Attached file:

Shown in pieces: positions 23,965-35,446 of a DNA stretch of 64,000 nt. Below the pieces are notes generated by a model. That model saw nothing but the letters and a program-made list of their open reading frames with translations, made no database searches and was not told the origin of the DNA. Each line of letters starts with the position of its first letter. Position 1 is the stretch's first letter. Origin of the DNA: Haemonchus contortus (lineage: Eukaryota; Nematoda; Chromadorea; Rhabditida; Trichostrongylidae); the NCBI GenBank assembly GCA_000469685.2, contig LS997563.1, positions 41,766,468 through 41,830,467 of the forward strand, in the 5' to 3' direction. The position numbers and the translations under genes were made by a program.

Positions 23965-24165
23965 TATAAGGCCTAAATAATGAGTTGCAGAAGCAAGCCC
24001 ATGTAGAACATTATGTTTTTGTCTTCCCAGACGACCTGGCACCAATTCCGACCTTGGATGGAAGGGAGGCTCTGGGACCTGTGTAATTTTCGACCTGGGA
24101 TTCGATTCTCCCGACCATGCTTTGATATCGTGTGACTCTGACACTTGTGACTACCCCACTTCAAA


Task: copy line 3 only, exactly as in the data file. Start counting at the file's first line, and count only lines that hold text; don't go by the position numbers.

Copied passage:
23965 TATAAGGCCTAAATAATGAGTTGCAGAAGCAAGCCC